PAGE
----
While India supports the desire for a democratic and pluralistic order in all nations, external interventions, rather than achieving this aim, tend to affect the ordinary citizens, Prime Minister Manmohan Singh has cautioned.

Speaking on the opening day of the XVIth Non-Aligned Movement Summit here on Thursday, he said: “The West Asian and North African region is undergoing profound change. As the world’s largest democracy, India supports popular aspirations for a democratic and pluralistic order. Nevertheless, such transformations cannot be prompted by external interventions, which exacerbate the suffering of ordinary citizens.”

As the deteriorating situation in Syria was a matter of concern, the NAM should take a stand on the issue in keeping with universally accepted principles. “We should urge all parties to recommit themselves to resolving the crisis peacefully through a Syrian-led inclusive political process that can meet the legitimate aspirations of all Syrian citizens,” he observed.

On Palestine, he felt the NAM, which he described as “our Movement,” should renew its pledge to support its early resolution so that the “long suffering people” lived in peace and dignity in their own State.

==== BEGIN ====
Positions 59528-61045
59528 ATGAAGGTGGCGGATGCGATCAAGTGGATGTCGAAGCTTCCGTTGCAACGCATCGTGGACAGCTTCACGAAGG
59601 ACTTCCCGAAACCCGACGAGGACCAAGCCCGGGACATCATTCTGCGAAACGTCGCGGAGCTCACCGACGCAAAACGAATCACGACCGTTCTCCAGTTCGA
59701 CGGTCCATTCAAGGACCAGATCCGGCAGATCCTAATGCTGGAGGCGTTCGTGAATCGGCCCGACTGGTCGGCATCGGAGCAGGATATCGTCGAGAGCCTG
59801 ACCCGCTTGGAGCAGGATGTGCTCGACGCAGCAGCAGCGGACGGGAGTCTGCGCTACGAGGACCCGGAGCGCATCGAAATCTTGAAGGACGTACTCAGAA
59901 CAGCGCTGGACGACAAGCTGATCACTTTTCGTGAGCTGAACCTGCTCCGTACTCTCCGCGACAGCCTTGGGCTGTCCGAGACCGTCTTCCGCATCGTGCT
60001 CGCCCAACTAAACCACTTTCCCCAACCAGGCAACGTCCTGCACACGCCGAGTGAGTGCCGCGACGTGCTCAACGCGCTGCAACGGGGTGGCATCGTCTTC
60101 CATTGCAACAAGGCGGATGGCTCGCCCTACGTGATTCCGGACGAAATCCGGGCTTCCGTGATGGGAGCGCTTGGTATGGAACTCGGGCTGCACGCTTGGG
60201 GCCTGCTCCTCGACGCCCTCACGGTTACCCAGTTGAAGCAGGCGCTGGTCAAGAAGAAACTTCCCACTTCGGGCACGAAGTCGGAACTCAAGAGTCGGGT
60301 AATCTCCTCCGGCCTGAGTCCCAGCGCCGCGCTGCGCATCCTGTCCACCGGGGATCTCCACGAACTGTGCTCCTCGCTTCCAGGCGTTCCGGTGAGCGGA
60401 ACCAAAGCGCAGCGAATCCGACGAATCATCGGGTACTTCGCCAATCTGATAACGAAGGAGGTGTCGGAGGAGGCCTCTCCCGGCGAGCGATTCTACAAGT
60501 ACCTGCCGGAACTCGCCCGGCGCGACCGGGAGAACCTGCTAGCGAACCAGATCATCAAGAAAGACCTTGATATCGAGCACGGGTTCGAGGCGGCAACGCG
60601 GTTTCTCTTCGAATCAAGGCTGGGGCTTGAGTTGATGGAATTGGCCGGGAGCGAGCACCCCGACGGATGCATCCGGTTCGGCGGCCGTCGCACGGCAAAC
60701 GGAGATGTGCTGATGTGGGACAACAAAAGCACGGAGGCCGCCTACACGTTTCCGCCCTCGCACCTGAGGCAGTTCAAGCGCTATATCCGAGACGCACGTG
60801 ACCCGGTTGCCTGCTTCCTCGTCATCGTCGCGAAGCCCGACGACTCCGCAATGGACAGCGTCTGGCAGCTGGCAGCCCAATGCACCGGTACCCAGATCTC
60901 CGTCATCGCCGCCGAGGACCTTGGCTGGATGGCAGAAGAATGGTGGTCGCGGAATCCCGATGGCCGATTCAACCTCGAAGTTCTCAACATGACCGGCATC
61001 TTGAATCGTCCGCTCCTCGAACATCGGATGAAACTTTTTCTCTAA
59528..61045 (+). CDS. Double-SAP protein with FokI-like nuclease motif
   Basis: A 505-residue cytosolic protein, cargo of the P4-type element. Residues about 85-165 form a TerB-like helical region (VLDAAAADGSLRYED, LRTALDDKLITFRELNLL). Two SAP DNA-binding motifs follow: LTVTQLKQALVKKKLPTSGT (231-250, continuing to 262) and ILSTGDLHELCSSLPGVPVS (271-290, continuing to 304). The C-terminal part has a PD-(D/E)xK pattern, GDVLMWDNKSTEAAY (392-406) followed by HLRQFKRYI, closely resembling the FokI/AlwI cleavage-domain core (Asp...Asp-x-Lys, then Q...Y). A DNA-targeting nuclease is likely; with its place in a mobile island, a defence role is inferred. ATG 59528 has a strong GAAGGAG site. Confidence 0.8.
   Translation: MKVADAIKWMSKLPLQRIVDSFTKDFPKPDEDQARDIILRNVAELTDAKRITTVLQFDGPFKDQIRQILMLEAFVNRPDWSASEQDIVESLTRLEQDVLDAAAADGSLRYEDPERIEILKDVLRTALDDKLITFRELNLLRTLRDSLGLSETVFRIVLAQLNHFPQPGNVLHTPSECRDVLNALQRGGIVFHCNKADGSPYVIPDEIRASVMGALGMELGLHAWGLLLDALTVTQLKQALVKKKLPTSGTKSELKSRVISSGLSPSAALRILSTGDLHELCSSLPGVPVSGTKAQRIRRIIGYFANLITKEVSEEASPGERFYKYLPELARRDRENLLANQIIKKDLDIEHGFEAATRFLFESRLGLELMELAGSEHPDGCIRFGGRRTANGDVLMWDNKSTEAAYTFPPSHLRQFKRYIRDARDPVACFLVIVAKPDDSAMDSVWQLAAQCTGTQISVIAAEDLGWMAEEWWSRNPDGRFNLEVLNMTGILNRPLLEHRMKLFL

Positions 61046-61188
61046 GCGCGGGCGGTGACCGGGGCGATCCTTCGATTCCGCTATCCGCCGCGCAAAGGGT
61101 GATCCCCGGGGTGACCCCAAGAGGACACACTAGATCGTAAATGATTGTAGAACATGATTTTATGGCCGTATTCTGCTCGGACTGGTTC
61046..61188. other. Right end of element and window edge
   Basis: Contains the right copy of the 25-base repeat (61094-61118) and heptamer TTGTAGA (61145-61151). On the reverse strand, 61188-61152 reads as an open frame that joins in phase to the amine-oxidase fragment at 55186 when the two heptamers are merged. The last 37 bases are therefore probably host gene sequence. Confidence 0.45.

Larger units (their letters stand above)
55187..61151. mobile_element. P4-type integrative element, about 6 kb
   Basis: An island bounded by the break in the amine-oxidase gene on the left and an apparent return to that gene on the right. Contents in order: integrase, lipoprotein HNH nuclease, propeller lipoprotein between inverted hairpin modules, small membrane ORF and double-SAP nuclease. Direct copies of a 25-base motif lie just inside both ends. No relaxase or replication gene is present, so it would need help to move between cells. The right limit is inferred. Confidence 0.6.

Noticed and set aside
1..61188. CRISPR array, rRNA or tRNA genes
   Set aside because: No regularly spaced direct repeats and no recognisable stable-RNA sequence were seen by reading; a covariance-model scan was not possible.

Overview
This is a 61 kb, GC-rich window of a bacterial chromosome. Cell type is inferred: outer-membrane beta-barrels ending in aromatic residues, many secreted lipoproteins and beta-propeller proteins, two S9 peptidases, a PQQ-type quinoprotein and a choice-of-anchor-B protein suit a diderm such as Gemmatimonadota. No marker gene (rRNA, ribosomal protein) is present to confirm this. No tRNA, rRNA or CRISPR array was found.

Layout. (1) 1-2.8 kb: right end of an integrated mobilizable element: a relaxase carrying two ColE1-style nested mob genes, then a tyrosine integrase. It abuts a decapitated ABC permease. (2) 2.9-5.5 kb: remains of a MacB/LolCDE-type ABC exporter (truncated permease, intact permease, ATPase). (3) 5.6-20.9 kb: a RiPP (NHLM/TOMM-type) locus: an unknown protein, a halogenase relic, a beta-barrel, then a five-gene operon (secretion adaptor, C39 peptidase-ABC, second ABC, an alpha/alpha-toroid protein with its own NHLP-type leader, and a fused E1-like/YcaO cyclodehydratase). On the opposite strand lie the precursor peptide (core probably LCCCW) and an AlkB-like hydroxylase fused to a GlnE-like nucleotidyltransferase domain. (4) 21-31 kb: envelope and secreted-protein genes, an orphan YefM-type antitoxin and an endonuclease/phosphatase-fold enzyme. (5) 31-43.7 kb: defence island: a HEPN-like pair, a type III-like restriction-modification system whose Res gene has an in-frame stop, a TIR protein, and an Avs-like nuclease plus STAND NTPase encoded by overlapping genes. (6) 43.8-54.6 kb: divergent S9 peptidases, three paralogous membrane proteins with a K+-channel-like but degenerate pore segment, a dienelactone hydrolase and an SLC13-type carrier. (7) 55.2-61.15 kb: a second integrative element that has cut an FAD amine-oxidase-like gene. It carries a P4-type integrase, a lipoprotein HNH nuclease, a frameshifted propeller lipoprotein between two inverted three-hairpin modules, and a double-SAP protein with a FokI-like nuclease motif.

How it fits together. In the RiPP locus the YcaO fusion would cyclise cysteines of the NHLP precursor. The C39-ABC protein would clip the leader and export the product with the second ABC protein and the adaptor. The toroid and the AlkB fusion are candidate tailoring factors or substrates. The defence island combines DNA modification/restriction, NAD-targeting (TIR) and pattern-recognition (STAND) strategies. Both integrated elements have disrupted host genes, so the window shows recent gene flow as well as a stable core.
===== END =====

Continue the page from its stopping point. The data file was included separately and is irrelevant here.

The Prime Minister’s reference to Palestine came against a concerted effort by Israel and some of its Western allies through a section of the media and diplomatic demarches to belittle the NAM summit and its host, Iran.

Apart from these hard political topics of the day, Dr. Singh touched on the summit’s theme of “Lasting Peace through Joint Global Governance” and the areas where the NAM should reorient itself. The structures of global governance remained driven by the power equations of the past and their inadequacy in dealing with the ongoing economic and political crises was “not surprising.”

In the past, as individual nation-States, the NAM members might have had little economic and military clout. But the collective voice and reasoned interventions of “our Movement” commanded respect and credibility. Dr. Singh wanted that voice to again find a “true expression” on a variety of issues, including developing new instruments of global governance (reform of the United Nations Security Council, the World Bank and the IMF), international terror, proliferation of weapons of mass destruction, piracy and threats to cyber security. At the same time, it should ensure that economic crisis should not lead to dilution of development assistance flows from the developed world.

Describing Africa, which had provided the intellectual wellspring for many of NAM leaders, as having a special place in the “Movement,” the Prime Minister invited interested members to work with India in areas of priority to Africa (New Delhi had joined hands with the United States for the purpose in select countries).

Dr. Singh concluded by acknowledging differing views among the NAM members on different issues, but was confident that the deliberations in Tehran would be helpful in restoring this historic Movement to its rightful place on the international stage.

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